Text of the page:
## CryptoDB

### Reza Reyhanitabar

#### Publications

Year
Venue
Title
2021
TOSC
The currently ongoing NIST LWC project aims at identifying new standardization targets for lightweight authenticated encryption with associated data (AEAD) and (optionally) lightweight cryptographic hashing. NIST has deemed it important for performance and cost to be optimized on relevant platforms, especially for short messages. Reyhanitabar, Vaudenay and Vizár (Asiacrypt 2016) gave a formal treatment for security of nonce-based AEAD with variable stretch, i.e., when the length of the authentication tag is changed between encryptions without changing the key. They argued that AEAD supporting variable stretch is of practical interest for constrained applications, especially low-power devices operated by battery, due to the ability to flexibly trade communication overhead and level of integrity.In this work, we investigate this hypothesis with affirmative results. We present vCCM, a variable-stretch variant of the standard CCM and prove it is secure when used with variable stretch. We then experimentally measure the energy consumption of a real-world wireless sensor node when encrypting and sending messages with vCCM and CCM, respectively. Our projections show that the flexible trade of integrity level and ciphertext expansion can lead up to 21% overall energy consumption reduction in certain scenarios. As vCCM is obtained from the widely-used CCM by a black-box transformation, allowing any existing CCM implementations to be reused as-is, our results can be immediately put to use in practice. vCCM is all the more relevant because neither the NIST LWC project, nor any of the candidates give a consideration for the support of variable stretch and the related integrity-overhead trade-off.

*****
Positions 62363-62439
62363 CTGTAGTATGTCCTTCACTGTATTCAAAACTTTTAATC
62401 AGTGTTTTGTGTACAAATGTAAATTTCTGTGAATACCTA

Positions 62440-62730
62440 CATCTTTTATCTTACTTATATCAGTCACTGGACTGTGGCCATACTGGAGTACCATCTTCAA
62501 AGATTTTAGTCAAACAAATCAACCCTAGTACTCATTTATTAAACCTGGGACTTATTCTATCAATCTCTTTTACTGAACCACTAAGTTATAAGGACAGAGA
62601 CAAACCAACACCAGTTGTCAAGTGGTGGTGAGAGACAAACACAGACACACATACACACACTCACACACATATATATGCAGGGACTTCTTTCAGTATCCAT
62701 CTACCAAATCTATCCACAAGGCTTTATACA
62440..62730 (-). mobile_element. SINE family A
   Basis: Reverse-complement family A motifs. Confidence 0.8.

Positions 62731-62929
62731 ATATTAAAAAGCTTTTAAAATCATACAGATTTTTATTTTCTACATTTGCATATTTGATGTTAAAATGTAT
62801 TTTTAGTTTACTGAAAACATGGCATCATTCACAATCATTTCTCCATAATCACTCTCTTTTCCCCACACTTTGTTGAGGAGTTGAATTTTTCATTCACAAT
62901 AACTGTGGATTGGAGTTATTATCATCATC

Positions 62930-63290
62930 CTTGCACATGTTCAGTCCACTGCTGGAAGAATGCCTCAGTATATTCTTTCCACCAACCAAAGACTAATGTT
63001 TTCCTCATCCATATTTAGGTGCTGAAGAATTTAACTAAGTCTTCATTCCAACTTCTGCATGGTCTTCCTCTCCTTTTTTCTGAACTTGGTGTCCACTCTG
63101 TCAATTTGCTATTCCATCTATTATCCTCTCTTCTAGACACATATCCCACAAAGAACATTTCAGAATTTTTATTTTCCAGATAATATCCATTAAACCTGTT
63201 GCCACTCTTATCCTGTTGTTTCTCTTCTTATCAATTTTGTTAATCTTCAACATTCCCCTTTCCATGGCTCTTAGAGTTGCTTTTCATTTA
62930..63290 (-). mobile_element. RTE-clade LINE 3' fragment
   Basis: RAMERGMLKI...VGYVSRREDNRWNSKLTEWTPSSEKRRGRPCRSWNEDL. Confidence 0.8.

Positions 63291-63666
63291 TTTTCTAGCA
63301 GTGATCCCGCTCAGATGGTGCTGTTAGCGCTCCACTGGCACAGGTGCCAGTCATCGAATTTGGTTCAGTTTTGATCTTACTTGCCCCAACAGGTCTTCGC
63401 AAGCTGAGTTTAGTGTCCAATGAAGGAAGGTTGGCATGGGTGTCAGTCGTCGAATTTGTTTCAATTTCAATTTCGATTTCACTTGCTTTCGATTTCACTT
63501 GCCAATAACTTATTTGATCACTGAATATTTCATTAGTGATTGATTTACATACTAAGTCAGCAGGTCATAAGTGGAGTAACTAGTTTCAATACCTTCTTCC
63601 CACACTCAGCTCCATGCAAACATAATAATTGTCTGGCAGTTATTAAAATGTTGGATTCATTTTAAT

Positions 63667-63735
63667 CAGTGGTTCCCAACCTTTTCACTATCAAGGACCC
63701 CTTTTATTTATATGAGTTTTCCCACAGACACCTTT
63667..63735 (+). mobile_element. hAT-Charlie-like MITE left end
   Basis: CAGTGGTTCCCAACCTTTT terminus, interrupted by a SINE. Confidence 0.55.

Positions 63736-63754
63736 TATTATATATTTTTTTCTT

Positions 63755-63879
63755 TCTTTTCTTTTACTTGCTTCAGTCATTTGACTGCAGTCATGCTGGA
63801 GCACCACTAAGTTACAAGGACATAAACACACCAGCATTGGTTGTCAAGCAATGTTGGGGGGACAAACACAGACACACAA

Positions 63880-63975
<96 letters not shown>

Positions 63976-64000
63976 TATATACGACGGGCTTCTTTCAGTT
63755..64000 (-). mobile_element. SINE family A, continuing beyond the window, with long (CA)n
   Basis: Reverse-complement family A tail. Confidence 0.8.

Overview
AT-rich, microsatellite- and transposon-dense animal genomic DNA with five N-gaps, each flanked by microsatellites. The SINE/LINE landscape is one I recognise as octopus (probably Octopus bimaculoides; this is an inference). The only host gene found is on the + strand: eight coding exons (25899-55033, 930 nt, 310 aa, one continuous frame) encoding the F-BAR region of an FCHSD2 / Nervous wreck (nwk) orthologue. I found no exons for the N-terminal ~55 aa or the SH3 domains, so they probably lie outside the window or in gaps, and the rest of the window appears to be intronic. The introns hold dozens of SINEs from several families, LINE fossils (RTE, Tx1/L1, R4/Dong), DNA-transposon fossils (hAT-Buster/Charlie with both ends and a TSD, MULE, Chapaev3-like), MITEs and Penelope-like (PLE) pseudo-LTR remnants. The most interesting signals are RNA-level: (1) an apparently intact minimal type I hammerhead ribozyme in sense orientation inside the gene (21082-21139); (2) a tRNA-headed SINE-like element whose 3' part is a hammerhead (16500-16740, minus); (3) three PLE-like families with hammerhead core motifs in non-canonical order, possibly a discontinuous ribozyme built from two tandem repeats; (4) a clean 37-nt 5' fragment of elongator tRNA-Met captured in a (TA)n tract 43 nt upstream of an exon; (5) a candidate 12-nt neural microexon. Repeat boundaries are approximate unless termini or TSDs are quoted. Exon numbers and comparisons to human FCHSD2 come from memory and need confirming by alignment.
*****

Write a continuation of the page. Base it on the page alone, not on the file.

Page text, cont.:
2019
ASIACRYPT